The challenges are indeed immense — but I thought I had always heard entrepreneurs and business people, in their motivational talks and self-help books, claim that no challenge is too difficult if you want to succeed. Talk about space conquest and asteroid mining to promote continued material growth, and you might have on board those same entrepreneurs, corporations, and political parties that called for saying “No” to this initiative. This seems to me to be the core of the prevailing hypocrisy. Adaptation and redeployment are deemed fine and even desirable, but only when they go in the direction in which capitalism has always driven society: more extraction, at lower cost, allowing for more accumulation of corporate profits. Employment is a collateral benefit — it will be used (as it was in this “No” campaign) when it suits the underlying purpose, but it will be called secondary (or sadly incompatible with common-sense economics) when profit and growth require the build-down or the relocation of wage jobs.
I am certainly not claiming that the transition to a perma-circular economy would be easy or simple. Nor am I suggesting that the initiative’s promoters had all the answers to the “How?” of their proposal of a 35-year energy and material-flow descent trajectory.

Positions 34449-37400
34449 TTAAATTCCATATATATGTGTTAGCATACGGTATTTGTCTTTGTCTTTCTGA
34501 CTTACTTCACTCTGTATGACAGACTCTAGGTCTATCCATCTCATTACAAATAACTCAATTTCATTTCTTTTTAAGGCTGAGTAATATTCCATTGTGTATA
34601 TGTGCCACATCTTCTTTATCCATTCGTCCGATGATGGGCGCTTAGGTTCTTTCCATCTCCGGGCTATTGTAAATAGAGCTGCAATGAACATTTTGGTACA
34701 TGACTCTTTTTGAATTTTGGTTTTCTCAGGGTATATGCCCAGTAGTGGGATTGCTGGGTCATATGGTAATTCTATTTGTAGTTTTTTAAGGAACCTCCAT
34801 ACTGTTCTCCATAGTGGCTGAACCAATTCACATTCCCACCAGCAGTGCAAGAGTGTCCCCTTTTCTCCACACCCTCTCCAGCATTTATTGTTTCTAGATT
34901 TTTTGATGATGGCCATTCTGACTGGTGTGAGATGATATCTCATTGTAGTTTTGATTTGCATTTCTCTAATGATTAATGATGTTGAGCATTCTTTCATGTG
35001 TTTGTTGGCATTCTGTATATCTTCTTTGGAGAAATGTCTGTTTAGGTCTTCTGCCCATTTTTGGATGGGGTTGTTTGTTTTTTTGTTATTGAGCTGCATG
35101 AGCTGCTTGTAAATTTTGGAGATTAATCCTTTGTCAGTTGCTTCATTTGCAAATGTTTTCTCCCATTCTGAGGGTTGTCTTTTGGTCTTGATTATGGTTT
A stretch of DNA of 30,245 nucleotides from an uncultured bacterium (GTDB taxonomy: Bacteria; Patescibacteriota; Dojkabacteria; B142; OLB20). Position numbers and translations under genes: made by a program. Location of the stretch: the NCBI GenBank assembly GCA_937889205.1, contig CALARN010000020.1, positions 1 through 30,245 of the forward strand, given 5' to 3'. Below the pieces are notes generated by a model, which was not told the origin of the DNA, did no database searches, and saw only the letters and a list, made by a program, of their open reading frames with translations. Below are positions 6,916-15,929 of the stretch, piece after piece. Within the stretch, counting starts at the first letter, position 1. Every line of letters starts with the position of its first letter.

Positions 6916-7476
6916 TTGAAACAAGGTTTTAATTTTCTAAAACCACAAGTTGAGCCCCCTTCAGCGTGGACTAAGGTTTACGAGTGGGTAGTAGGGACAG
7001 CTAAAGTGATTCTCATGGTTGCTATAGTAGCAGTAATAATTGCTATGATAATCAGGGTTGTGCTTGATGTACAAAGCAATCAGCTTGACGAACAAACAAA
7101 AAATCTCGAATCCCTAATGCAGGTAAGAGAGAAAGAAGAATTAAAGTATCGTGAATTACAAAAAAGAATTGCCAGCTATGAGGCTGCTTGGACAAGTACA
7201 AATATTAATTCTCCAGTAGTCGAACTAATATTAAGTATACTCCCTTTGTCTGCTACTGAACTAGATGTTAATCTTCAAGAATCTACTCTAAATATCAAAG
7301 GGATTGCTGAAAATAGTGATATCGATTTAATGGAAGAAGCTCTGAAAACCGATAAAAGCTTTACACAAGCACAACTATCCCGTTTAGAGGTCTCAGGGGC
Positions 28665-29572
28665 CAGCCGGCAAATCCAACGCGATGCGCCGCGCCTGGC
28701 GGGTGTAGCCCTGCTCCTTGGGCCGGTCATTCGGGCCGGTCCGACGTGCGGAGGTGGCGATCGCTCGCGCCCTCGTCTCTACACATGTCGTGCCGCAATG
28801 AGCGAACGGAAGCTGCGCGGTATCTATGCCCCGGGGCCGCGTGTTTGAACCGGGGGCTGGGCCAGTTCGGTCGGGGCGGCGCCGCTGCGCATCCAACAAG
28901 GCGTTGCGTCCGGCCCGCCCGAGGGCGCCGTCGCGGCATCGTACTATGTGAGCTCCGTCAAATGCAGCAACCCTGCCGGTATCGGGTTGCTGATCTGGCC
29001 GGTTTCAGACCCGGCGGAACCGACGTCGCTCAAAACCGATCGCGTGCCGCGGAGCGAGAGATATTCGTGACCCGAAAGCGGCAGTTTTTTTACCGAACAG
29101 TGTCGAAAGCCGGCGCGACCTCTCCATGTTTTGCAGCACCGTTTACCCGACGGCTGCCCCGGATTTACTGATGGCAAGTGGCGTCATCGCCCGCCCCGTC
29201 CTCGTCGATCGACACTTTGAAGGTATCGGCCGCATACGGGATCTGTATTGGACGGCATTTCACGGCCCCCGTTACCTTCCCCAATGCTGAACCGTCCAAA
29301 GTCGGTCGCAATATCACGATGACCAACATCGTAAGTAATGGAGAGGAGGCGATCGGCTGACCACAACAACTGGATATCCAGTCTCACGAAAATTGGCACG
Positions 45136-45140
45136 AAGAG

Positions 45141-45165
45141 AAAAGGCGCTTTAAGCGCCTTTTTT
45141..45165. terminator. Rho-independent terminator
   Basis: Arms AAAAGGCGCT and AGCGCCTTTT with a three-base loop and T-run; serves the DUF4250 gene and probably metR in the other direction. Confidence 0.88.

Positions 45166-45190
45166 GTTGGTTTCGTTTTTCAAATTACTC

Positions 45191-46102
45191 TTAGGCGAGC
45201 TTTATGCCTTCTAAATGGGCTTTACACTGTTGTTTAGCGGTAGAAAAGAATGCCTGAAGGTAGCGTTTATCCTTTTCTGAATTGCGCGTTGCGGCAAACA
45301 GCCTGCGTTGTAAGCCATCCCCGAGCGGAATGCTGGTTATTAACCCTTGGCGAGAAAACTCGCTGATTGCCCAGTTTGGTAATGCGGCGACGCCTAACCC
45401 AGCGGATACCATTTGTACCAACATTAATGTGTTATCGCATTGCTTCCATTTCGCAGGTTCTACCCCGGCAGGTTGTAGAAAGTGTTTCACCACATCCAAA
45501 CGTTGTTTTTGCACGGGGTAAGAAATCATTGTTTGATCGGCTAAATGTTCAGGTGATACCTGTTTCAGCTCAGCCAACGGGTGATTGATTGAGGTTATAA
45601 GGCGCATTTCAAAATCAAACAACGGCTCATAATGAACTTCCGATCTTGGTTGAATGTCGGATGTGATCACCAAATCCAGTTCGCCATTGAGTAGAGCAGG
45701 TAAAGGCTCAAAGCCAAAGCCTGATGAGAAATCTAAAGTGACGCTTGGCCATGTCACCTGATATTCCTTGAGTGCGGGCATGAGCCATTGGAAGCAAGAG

The only partly valid point Karrer puts forward concerns international coordination. At a recent systems-science conference in Amsterdam, where I presented a talk on perma-circularity, I heard the Swiss-born economist Carlo Jaeger explain that international coordination will be the chief challenge in the coming age of higher risks and need for planet-wide collective action. It is true that in the current international context, whatever footprint Switzerland would renounce would probably be transferred to other parts of the planet, and then possibly, at least in part, imported back into the country:
Switzerland will be the only country in the world to inflict such treatment to its population. The lost production will simply be snatched up by others, with a zero effect on global resource consumption or on the environment.
As to consumers, they will be even more tempted to buy outside of our borders, in order to escape astronomical [domestic] prices. There too, the environment will not benefit in the least.
[Le Temps, September 16, 2016]